The charity, called Ataxia UK, commissioned the campaign after a YouGov poll showed only nine per cent of adults knew about the disease. The poll also revealed that, of those who had heard of ataxia, a fifth mistakenly believed it was the name of an investment company.
The national press and outdoor campaign, which breaks today, features black-and-white images of real ataxia sufferers that have been distorted in a bid to represent how sufferers view the world. Rankin took the photos while TBWA\London added the distortion.
The images are accompanied by provocative headlines such as "We wouldn’t wish Ataxia on anyone. Except a famous person, perhaps." and "Ataxia. It’s like multiple sclerosis ganged up with Parkinson’s and played a dirty trick on Cerebral Palsy."
The work was written by Antonia Clayton and art directed by Pat Comer.
Sue Millman, Ataxia UK’s chief executive, said "Ataxia is one of many neurological conditions and while awareness of multiple sclerosis, motor neurone disease or Parkinson’s is high, degenerative conditions like ataxias, which have similar symptoms and affect people in a similar way, are not well known. With no famous faces affected by ataxia to fight our corner, we really are invisible."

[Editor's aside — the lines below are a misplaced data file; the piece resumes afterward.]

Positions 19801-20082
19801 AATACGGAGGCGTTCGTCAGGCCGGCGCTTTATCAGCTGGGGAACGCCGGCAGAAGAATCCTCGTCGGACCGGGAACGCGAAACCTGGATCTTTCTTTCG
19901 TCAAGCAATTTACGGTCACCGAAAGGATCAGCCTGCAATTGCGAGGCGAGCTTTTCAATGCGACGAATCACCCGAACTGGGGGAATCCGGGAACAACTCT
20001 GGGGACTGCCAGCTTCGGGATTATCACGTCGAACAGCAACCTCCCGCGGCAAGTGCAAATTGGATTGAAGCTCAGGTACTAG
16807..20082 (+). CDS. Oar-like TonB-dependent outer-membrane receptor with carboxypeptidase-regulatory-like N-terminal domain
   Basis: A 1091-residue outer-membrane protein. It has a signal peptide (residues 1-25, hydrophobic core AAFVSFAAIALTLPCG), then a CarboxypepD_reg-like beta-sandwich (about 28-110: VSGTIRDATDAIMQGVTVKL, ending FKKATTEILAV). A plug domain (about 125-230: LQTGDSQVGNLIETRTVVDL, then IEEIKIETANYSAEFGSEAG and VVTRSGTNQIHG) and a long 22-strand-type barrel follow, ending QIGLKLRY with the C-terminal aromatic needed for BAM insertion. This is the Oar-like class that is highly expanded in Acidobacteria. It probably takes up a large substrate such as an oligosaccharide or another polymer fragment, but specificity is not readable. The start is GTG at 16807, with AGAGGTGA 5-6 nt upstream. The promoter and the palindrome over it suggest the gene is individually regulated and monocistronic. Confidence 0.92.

"We hope this campaign will really bring attention to what it’s like living with this condition, and people will get behind us and raise funds so that we can continue our research to help cure or effectively treat the condition. Until we can achieve that goal, we aim to give the best care and support available."
Ataxia attacks the brain and affects sufferers’ coordination. It can also lead to blindness, heart problems and diabetes. At present, there is no medicine which specifically treats ataxia or its symptoms.